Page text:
Simulated Annealing in Bayesian Decision Theory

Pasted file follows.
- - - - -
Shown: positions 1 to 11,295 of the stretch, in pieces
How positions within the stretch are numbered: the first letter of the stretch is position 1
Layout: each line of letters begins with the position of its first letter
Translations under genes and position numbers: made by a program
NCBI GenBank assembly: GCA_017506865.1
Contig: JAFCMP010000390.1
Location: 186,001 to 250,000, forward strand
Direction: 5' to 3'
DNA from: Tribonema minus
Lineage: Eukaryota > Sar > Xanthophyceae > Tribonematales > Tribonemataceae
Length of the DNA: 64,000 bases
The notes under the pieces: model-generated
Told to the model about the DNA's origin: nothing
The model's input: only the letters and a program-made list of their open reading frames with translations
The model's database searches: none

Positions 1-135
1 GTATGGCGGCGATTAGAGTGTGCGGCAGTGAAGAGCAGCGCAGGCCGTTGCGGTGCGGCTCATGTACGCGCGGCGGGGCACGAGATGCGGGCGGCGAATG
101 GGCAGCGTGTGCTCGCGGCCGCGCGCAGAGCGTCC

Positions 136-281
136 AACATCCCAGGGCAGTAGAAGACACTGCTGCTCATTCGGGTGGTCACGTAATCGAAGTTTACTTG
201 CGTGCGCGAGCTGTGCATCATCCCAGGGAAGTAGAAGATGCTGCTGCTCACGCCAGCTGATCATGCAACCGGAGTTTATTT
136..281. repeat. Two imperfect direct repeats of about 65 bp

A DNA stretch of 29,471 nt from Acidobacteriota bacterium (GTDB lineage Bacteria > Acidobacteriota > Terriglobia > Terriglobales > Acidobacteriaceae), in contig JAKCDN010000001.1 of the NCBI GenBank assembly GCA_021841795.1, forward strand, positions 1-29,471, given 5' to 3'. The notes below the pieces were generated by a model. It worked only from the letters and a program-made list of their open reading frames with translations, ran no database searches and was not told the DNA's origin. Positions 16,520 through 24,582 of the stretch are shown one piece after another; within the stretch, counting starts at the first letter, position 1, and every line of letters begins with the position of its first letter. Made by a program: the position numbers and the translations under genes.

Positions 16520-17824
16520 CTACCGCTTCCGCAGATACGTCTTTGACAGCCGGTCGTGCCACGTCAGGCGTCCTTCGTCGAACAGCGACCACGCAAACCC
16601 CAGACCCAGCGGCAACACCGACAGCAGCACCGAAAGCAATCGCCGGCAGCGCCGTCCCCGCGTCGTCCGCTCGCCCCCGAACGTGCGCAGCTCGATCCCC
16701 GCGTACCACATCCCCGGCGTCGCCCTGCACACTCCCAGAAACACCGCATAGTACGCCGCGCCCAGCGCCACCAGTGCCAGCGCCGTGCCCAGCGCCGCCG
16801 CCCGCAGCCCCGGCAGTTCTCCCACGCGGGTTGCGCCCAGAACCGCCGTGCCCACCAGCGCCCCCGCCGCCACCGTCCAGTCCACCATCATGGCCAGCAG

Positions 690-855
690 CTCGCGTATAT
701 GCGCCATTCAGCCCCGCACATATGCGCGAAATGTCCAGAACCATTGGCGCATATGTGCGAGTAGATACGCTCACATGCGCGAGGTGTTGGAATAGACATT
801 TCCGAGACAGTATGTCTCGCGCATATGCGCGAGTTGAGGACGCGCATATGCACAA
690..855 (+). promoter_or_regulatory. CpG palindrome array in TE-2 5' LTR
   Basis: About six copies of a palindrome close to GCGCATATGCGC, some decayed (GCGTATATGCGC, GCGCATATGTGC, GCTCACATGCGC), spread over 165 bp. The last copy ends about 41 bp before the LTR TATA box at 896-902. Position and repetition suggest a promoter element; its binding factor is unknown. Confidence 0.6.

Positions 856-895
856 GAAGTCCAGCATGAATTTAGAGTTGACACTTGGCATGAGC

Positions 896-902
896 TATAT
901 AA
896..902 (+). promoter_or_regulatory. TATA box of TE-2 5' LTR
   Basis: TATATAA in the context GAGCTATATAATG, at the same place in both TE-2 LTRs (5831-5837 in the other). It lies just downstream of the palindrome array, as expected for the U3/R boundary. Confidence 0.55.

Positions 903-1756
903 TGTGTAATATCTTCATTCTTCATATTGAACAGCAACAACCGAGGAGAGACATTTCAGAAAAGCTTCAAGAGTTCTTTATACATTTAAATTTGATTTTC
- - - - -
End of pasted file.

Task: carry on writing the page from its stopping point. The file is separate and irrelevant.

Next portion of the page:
Since the seminal paper by Kirkpatrick, Gelatt and Vechhi (1983), a number of papers in the scientific literature refer to simulated annealing as a powerful random optimization method which promises to deliver, within reasonable computing times, optimal or nearly optimal solutions to complex decision problems hitherto forbidding. The algorithm, which uses the physical process of annealing as a metaphor, is special in that, at each iteration, one may move with positive probability to solutions with higher values of the function to minimize, rather than directly jumping to the point with the smallest value within the neighborhood, thus drastically reducing the chances of getting trapped in local minima. This paper describes a variation of this algorithm within the Bayesian context of minimizing the expected loss in complex decision problems. The procedure is then applied to the identification of good designs for political sample surveys, aimed at predicting the behaviour of the electorate in future elections.
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